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Copaiba vs. CBD

There’s a TON of info I could inundate you with, but not sure that would really be very helpful, so this is going to be a “cliff-notes” version of an hour-long lecture I was privileged enough to hear, along with my own research.  I’m going to attempt to keep this very basic, as much for me as for you (tee-hee)!

What is doTERRA Copaiba? It’s an essential oil sourced from the resin of copaiba tree in Brazilian Amazon rainforest. It is unique and effective because of its high levels of beta-caryophyllene (BCP), which target the body’s CB2 receptors, part of the endocannabinoid system. It’s traditionally used to help support the health of the cardiovascular, immune, digestive, nervous, and respiratory systems. * It’s also a powerful antioxidant that promotes immune health.*

What is Cannabidiol (CBD)? It’s a naturally occurring compound found in the resin of the cannabis plant. It’s a close relative to tetrahydrocannabinol (THC), the compound that causes the “high” that cannabis is famous for. CBD and THC interact with our bodies CB2 and CB1 receptors respectively and are part of the endocannabinoid system. It’s traditionally used to help treat anxiety, depression and chronic pain.

I found this awesome video by AsapSCIENCE published in November of 2018, explaining the difference between THC and CBD.

So let’s get some of these technical terms explained and those questions answered.

What is BCP?  It’s a constituent of many essential oils (like clove, copaiba, and cannabis) that bind to the CB2 receptors. 

What are CB1 and CB2 receptors?
CB1 receptor: inside the nervous system (tells your body you don’t care about the pain).  CB2 receptor: outside the nervous system (blocks the sequence of pain)

What is the endocannabinoid system? It’s made up of your central nervous system (brain and spinal cord) and your peripheral nervous system (all the nerves throughout your body).

What is a cannabinoid? Chemical compounds that work with receptors to help the body maintain stability and health.

Does CBD oil have THC? The short answer is yes. Since it’s such a small amount .3% or less in some cases CBD does not contain enough THC to get you “high.”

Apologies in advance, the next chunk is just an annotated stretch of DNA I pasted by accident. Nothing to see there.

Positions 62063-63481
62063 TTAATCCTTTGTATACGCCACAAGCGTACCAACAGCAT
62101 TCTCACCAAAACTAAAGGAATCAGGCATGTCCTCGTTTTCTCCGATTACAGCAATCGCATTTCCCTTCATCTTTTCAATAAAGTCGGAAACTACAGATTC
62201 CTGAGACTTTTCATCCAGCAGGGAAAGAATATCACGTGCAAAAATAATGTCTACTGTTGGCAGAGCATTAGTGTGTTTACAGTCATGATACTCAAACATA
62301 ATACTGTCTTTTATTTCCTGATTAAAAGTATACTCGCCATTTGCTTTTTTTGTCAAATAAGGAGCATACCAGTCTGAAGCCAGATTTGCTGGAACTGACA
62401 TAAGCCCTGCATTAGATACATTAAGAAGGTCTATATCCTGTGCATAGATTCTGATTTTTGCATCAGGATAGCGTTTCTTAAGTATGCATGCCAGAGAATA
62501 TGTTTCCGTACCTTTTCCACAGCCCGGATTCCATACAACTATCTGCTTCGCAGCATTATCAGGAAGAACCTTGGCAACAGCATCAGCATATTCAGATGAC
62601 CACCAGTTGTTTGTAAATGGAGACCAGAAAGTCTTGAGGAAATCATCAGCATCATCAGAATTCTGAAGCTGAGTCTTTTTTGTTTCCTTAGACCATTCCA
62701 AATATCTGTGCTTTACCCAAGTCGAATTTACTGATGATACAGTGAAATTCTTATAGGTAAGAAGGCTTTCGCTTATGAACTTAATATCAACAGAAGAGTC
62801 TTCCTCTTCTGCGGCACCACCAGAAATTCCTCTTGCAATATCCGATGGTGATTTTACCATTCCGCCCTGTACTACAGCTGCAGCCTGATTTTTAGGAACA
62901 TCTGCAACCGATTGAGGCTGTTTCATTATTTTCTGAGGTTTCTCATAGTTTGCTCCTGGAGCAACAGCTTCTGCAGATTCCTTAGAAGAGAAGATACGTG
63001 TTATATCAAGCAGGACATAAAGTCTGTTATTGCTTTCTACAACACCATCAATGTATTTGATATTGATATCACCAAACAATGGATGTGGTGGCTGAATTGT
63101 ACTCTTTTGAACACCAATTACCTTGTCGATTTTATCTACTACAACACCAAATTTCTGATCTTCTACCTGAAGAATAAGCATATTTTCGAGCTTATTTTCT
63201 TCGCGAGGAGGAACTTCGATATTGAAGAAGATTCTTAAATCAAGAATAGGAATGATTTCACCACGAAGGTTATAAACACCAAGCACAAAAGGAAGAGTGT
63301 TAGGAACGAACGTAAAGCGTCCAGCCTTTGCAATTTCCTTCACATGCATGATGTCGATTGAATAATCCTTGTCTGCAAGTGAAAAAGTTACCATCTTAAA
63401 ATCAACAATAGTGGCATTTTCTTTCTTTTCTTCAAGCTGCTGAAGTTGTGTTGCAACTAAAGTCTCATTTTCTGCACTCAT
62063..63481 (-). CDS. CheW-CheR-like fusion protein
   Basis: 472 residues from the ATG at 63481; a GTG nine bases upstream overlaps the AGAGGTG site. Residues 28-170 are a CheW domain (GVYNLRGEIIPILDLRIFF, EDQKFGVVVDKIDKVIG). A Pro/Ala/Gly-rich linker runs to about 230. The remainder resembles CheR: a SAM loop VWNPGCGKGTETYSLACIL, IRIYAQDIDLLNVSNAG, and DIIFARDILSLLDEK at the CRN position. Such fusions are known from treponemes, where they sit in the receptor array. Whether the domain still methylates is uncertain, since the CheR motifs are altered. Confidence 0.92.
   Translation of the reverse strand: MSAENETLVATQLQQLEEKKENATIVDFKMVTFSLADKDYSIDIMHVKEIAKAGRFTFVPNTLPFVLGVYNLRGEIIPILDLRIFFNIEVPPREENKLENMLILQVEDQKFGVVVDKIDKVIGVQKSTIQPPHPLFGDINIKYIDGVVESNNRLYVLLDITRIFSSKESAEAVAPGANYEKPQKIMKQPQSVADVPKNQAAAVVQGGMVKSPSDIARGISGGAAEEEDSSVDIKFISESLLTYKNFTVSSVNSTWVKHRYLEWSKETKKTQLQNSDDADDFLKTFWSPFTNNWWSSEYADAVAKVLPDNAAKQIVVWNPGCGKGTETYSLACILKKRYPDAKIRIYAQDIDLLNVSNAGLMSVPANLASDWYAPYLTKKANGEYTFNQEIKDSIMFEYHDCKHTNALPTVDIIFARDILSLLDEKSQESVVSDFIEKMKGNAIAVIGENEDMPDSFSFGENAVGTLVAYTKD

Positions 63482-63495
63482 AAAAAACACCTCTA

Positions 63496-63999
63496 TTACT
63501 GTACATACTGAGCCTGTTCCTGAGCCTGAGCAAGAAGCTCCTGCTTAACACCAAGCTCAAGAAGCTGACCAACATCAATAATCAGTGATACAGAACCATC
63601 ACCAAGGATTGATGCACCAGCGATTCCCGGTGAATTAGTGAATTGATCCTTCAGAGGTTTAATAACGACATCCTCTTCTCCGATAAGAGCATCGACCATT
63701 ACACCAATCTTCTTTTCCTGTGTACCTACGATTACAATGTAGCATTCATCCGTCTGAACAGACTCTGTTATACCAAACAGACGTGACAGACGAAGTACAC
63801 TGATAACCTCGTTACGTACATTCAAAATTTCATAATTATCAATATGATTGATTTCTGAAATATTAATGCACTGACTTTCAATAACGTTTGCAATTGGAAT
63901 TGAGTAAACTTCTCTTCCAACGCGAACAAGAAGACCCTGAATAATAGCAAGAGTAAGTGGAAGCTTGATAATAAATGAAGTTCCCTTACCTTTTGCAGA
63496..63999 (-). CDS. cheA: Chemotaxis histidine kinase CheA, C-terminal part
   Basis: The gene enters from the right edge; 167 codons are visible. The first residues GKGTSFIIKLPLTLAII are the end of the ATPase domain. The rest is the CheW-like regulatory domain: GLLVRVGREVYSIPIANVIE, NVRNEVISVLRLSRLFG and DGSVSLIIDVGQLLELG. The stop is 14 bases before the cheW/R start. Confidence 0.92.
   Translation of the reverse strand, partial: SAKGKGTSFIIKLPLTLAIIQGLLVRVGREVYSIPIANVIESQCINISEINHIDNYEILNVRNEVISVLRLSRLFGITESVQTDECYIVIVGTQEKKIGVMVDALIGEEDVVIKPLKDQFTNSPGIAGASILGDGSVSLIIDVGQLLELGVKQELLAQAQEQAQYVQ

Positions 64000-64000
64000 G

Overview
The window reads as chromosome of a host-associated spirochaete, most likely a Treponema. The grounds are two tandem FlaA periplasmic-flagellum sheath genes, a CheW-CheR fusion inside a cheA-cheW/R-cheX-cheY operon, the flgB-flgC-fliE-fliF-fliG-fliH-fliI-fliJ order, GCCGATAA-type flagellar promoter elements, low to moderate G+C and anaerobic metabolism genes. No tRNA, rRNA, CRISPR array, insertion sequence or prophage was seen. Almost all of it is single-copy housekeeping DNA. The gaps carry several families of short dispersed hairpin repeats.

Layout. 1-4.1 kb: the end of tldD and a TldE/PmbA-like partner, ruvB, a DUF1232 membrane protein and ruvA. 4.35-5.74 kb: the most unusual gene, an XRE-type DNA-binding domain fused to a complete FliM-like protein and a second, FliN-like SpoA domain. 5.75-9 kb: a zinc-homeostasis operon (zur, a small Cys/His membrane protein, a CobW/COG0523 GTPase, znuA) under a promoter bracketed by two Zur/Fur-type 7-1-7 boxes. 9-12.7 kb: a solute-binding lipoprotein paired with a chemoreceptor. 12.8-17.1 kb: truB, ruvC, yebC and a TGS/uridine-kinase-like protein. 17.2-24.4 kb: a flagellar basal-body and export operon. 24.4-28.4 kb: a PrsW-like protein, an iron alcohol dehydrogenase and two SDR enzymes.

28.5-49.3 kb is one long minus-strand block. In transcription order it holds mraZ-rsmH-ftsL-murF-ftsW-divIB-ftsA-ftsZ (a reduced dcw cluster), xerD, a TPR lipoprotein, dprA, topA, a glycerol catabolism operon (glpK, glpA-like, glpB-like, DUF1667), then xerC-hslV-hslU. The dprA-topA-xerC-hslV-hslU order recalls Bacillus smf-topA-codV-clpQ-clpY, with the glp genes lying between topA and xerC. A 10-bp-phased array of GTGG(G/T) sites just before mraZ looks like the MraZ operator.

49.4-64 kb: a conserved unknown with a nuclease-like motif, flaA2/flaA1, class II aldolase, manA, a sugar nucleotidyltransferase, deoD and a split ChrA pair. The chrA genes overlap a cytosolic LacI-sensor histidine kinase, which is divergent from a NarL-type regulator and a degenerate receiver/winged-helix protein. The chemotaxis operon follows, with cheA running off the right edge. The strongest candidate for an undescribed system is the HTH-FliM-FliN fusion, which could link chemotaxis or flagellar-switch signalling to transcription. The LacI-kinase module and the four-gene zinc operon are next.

Where does CBD come from? CBD oil can be derived from both hemp and marijuana. The hemp plants are said to be high in CBD, while low in THC and marijuana is said to be high in THC and low in CBD. To seek properly sourced CBD, you’ll want to look for a hemp CBD and the seller should have a certificate of analysis that shows both the CBD and THC levels. However, if you have to synthetically create or isolate things from a plant it can create it’s own risks.

Will CBD cause me to fail a drug test?  The US Department of Health and Human Services set a limit of THC to 50ng/ml to cause a failed drug test.  Different companies have different searches and since you don’t know exactly what they are looking for – the safe answer is, yes, CBD can cause you to fail a drug test, but it’s not conclusive across the board.
 
 
My personal bottom line take-away  

Both CBD and Copaiba are non-addictive, highly effective substances. They are both produced in an unregulated industry. My choice simply comes down to this; I trust doTERRA’s ethical sourcing and their transparency in the testing of their oils (www.sourcetoyou.com).  Copaiba is safer, has no possible THC, nothing synthetically created or removed from the plant, is 100% LEGAL everywhere, and is cost effective ($35 for 250 drops).  That’s what leads me to choose doTERRA Copaiba essential oil to address all my pain management needs.  More importantly is that I have Copaiba on hand as a “tool” I use daily to help me in my preventative measures to manage my bodies inflammatory responses, boost my immune system functions and so much more that CBD just doesn’t do.
 
Check out this doTERRA Copaiba sourcing video to learn more about this amazing process.  

If you want to have more conversations or would like to give Copaiba a try, simply reach out.  It would be an honor to help you.  
XO - Danette

*These statements have not been evaluated by the Food and Drug Administration. This product is not intended to diagnose, treat, cure, or prevent any disease. 

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